Mirroring a phobia

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Self looking at self (Pic: By self)

The only phobia, if I can really call it that, I have is this lurking sense that bits of food are stuck on my mouth while eating that requires me to take big bites.  As a rule I avoid eating food that cannot be easily sliced into tiny pieces which can be slipped in without so much as touching the periphery of my mouth. Phew! I am anal.

Every Time I am thrown into a situation which compels me to take bigger bites, as in the case of subway sandwiches or tortilla wraps, I find myself constantly wiping real and imaginary scraps of food. With advancing years the radius of around which I wipe my mouth has expanded. The first round of wiping is done with a paper tissue, followed by my own handkerchief. It has become a source of some amusement among my friends here in America that I actually carry a hanky. Some of them think it is a very “gay” thing to do. Eating thus becomes a burdensome experience for me.

Ever since I became an adult I have entertained this idea of keeping a small convex mirror next to wherever I am eating to check every few seconds whether food pieces are hanging on to my mouth. There is something unforgivably inelegant about food sticking to one’s face while eating. I have seen people with scraps of food perched on their eyebrows. That takes some talent, man!

This phobia has helped me create a character in one of my three upcoming novels of a Mumbai gangster called Aaina Luchhela, approximately meaning Mirror Wiper. His henchmen carry a large mirror whenever he goes out dining. They arrive at a diner before Aaina does to survey and comb the place to ensure that there is enough room to put the mirror in a way that their boss can constantly look into it. He also has this eccentricity of requiring his suppliants to talk to his reflection in the mirror.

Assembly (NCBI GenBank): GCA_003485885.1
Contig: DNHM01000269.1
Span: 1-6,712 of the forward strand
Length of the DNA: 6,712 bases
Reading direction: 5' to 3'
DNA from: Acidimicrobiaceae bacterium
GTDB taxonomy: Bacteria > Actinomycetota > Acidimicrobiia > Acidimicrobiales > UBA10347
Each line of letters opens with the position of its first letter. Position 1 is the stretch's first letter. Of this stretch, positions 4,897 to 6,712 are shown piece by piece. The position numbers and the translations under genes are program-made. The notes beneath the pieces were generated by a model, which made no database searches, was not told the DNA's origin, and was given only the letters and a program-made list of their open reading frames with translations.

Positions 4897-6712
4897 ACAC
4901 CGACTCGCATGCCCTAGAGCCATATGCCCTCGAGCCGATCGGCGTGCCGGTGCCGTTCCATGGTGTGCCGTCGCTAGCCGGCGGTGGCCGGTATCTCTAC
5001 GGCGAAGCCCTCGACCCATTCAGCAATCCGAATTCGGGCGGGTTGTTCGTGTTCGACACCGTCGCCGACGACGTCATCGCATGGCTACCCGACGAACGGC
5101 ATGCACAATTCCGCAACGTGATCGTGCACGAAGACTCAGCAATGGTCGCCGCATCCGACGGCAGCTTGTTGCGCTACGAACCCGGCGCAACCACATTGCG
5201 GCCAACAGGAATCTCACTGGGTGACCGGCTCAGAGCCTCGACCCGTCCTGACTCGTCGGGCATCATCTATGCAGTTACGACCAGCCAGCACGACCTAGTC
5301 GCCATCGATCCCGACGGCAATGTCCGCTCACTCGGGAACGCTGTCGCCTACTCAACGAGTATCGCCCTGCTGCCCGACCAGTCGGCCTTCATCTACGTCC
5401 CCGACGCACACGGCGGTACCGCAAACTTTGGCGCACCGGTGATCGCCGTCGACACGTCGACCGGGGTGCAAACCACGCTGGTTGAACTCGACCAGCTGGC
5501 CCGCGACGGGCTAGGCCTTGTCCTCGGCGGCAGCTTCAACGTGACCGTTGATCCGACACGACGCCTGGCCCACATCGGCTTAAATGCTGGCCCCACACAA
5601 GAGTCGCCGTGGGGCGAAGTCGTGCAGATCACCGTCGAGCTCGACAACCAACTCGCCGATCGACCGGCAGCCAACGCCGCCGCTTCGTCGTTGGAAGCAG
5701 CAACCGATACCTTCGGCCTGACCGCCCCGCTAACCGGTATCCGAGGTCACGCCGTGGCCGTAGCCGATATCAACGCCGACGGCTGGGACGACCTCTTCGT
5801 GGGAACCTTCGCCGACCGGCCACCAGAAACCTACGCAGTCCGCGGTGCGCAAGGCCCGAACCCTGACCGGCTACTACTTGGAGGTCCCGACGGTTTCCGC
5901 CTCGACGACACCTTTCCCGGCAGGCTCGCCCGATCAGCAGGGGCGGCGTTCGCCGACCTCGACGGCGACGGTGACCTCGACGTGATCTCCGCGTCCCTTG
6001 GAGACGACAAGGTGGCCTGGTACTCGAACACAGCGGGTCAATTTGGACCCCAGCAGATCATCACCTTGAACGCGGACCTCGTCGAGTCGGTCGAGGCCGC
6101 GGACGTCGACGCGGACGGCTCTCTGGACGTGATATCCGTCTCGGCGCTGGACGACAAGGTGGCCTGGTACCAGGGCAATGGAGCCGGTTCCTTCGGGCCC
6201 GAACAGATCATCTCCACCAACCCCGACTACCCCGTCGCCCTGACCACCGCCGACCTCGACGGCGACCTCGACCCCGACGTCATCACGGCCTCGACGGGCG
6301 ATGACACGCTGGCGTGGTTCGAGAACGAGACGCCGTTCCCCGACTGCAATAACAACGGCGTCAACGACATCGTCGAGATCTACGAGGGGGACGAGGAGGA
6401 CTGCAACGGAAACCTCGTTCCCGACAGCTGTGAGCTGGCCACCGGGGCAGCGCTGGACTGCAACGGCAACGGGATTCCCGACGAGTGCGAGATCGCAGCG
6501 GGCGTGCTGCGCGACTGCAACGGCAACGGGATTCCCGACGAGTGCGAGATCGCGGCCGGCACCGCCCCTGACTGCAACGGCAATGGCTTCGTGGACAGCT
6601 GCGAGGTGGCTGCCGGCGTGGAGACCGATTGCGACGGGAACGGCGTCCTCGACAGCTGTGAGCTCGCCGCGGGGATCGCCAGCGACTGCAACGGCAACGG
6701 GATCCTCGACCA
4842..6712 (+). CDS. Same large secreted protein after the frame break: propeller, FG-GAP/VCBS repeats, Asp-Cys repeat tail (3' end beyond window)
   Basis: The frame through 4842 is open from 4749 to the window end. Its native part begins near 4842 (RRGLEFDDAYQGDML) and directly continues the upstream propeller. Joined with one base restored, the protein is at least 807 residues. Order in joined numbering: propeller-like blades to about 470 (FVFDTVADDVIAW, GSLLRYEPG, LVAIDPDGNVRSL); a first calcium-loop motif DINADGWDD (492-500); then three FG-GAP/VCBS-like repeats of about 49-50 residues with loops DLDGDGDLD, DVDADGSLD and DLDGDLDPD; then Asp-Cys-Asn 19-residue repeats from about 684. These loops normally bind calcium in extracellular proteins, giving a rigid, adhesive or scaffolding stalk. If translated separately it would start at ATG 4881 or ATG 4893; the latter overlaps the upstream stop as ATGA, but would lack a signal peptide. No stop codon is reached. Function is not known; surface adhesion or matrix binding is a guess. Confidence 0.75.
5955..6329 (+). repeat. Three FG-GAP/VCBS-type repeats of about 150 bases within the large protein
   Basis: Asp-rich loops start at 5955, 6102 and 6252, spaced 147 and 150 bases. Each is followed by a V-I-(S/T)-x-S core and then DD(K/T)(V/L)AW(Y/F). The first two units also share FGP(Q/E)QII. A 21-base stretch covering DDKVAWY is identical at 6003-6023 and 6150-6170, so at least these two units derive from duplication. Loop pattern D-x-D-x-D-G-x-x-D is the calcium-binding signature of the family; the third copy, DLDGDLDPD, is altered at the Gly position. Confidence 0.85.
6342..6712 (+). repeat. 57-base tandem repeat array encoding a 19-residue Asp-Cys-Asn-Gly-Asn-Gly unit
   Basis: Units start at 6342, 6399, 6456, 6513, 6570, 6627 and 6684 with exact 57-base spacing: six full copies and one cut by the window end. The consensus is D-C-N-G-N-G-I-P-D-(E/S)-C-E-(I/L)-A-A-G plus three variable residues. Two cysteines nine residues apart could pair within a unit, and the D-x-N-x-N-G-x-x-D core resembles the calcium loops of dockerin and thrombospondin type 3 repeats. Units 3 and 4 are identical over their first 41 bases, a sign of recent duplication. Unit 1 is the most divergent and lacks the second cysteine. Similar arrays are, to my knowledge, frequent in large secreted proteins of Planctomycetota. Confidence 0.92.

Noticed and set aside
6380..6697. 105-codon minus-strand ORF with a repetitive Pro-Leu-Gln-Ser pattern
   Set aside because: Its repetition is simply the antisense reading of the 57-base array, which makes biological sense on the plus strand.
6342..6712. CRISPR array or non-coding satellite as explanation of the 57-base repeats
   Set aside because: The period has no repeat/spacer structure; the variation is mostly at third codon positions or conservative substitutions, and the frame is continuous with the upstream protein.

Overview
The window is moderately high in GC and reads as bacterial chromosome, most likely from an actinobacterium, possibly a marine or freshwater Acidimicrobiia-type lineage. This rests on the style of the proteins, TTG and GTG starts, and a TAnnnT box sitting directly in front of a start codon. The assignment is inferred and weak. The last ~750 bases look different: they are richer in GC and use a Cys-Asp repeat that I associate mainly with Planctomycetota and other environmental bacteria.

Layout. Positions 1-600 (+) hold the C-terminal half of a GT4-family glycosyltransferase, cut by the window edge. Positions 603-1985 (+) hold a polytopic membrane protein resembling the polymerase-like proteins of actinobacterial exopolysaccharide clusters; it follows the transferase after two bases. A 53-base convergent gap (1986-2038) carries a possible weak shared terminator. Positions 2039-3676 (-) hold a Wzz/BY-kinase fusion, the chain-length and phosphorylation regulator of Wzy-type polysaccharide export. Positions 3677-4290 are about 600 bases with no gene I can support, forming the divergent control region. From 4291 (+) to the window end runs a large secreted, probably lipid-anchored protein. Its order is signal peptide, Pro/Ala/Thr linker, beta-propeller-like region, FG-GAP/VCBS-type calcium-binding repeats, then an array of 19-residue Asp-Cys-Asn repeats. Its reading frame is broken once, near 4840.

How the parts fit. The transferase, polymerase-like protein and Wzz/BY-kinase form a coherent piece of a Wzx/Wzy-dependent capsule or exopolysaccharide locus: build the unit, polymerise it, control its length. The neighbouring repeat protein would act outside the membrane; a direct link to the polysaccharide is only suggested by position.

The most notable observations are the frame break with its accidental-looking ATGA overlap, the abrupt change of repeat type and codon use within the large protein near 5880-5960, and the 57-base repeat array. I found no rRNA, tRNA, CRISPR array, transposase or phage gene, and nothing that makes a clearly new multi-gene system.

There is a scene in the particular novel where Aaina Luchhela figures in which he is supposed to kill a man who has not paid his dues. The man is utterly terrified at having been asked to meet Aaina in his private office which is full of mirrors. This is indeed written as a movie scene because it is very cinematic. The corridor leading to Aaina’s office is all mirrors, including on the floor. It is like walking into the tunnel of narcissism.

To cut the long story short, after being told why he was summoned the man awaits a gunshot through his head. Instead Aaina says, “Choose any mirror around you. Go ahead, do it.”

The man, already resigned to his last moments, chooses to look at the ceiling mirror. Then in an inexplicable change of heart, Aaina points his gun at the ceiling mirror rather than the man’s head. He fires at the ceiling mirror. Splinters fly all over, some of which cut Aaina as well. He laughs and says, “It was your reflection’s day to die today. Pay when you can.”

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About chutiumsulfate

South Asians can infer from my name what I am. View all posts by chutiumsulfate

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